2. Orographic precipitation: This type of rainfall takes place when an air mass rises over a mountain range. This occurs where the mechanical lifting of moist horizontal air mass occur over a natural barrier such as the Udi Cuesta. Since the area is close to the Niger Delta or the Nigeria coast, hot moist air mass moving horizontally will be lifted at the Cuesta. This will therefore cause rainfall in the windward slopes and lighter rainfall in the leeward slopes. A careful examination of Figures 57 will confirm that the areas around the windward slope of the escarpment have a higher rainfall value than the leeward zone of Udi escarpment. This arises because the great source of air mass that causes rainfall is generated from the Niger Delta or coast of Nigeria moving northward as seen in Figure 1.

  3. Cyclonic precipitation: Cyclonic precipitation is associated with the movement of air masses from regions of high–pressure to low-pressure. The high and low–pressure regions are created by unequal heating of the earth’s surface. Cyclonic precipitation may be classified as either frontal or non-frontal cyclones.

  4. Thunderstorms: Effect of thunderstorms which are usually very intense rainfall in nature is used when considering the sizing of urban drainage works. Thunderstorms often are localized in nature but are associated with surface heating orographic effect.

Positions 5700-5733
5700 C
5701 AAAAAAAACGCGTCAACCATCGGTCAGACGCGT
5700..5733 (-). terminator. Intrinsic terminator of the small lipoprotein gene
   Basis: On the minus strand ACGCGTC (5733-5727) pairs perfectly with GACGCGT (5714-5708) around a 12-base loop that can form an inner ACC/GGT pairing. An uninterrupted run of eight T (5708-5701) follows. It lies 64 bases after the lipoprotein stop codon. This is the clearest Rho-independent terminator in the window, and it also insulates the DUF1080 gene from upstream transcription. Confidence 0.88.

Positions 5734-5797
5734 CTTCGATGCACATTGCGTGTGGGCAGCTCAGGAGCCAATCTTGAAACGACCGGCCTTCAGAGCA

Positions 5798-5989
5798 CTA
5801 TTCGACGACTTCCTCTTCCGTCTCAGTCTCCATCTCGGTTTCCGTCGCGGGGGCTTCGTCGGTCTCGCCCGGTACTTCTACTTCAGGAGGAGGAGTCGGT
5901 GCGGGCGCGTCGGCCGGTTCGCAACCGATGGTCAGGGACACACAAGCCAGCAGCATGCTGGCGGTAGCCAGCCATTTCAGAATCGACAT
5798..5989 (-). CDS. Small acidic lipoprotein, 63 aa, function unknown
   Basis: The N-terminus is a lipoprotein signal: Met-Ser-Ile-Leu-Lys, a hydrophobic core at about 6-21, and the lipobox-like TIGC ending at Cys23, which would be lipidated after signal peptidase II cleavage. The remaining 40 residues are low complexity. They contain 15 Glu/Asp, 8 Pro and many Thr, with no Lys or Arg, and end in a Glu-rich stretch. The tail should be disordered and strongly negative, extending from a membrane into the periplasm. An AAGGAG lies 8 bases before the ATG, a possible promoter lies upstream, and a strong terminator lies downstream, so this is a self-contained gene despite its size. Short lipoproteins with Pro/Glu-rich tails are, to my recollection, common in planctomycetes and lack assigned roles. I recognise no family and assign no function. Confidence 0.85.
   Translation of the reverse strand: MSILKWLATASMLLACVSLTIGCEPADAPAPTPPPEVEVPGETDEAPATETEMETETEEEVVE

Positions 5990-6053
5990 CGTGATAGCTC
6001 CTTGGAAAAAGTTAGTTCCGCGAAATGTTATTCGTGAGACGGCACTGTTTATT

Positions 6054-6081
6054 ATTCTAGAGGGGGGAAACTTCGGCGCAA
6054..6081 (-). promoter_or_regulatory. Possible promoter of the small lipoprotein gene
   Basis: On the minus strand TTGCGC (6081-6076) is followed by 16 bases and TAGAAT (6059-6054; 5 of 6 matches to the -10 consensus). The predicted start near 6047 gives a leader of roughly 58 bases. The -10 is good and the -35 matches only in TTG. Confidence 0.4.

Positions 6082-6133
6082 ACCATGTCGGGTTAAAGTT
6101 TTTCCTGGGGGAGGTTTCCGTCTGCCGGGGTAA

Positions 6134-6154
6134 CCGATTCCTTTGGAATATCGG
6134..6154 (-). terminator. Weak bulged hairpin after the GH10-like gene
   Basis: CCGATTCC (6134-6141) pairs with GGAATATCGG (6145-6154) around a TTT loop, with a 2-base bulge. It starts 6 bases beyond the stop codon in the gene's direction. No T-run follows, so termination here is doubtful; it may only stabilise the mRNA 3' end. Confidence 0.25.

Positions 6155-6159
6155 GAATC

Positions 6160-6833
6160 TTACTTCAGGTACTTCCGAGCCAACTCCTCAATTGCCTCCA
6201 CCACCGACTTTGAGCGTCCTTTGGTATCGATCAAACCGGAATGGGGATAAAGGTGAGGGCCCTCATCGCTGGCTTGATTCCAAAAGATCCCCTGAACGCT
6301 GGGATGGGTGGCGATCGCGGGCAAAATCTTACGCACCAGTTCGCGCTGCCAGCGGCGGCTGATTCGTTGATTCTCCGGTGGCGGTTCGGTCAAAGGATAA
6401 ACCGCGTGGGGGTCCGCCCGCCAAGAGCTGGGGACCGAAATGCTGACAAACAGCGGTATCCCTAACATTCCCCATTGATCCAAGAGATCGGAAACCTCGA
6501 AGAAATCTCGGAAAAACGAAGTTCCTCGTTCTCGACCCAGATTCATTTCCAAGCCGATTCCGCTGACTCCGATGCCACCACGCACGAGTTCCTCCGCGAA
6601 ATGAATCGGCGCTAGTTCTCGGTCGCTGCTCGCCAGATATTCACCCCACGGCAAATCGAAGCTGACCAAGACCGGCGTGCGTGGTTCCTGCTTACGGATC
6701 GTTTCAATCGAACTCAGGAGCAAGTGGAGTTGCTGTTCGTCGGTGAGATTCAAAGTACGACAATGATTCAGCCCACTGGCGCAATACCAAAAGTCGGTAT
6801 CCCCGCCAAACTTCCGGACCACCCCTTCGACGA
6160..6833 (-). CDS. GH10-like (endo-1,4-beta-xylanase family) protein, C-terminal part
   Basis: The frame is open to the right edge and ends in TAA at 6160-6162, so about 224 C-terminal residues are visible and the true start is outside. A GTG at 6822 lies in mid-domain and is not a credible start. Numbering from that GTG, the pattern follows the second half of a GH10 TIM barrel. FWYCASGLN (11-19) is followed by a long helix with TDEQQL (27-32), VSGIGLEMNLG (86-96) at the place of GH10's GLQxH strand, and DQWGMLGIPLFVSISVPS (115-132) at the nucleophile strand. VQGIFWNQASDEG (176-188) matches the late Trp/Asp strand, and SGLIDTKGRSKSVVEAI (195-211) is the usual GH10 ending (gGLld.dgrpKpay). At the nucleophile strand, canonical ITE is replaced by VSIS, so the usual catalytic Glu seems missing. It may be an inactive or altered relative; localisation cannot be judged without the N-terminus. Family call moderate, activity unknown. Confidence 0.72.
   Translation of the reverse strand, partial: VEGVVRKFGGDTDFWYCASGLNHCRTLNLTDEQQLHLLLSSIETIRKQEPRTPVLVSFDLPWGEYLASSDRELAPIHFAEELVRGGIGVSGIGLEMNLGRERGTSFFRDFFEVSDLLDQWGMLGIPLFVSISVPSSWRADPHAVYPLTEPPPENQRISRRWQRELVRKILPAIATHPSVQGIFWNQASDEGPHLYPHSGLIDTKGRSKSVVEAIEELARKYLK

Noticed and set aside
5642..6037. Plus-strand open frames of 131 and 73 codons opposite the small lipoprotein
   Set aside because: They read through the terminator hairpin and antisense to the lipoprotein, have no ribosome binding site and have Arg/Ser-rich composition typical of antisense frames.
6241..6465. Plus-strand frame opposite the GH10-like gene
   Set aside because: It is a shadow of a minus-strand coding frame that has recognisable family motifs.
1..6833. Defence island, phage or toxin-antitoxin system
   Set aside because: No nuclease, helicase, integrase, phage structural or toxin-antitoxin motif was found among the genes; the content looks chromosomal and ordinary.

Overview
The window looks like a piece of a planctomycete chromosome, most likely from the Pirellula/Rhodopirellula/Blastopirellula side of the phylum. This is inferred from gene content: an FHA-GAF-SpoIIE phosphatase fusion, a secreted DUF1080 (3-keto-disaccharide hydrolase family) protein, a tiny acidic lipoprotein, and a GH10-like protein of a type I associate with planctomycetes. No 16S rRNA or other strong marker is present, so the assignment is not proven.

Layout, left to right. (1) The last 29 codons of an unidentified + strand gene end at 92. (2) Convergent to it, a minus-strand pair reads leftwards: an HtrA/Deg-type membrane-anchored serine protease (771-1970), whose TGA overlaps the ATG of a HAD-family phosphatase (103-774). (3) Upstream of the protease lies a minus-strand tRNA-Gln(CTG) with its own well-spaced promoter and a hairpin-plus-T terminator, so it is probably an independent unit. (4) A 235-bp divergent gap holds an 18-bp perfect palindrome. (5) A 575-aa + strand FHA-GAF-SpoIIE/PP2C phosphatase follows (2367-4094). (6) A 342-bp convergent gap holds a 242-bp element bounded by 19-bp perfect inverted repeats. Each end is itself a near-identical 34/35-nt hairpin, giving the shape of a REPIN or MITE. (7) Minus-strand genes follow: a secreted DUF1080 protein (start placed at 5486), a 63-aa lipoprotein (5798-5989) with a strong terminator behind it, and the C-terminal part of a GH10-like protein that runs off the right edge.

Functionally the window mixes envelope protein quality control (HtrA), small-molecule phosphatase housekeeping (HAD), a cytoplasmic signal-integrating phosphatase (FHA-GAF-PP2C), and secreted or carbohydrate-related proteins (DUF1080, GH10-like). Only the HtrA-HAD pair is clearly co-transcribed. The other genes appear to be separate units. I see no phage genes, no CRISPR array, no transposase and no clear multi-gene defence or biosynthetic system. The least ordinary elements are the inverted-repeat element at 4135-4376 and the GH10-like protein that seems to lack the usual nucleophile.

1.1.2. Measurement of precipitation

This is done with the aid of a rain gauge which may be recording or non-recording. The recording rain gauge is the automatic rain gauge which may be classified into three types (i) tipping bucket rain gauge (ii) weighing bucket rain gauge and (iii) syphon rain gauge. The non-recording rain gauge on the other hand is an ensemble and the rain to be measured is collected poured into a measuring cylinder which gives the value of the rainfall in millimeter of rain. Other methods used in obtaining rainfall measurement include weather radar, automatic weather stations, weather sensors and weather satellite [6].

1.1.3. Mean rainfall estimation for a watershed

Several methods are employed in calculating the mean rainfall value of a catchment which is useful for many hydrologic investigations. The methods include arithmetic mean, the Theissen polygon, the isohyetal method, application of mathematical surface fitting techniques, finite element method and two-axis technique [8]. The arithmetic mean, Thiessen polygon and isohyetal methods are explained in the following example. The annual rainfall in three locations of Nsukka (A), Enugu (B), Ezzamgbo (C) and Ishiagu (D) is shown in Table 1 and Figure 2 as 1517 mm, 1609 mm, 1468 mm and 1799 mm respectively.

Table 1.

Classification of wind power density according to location in Nigeria.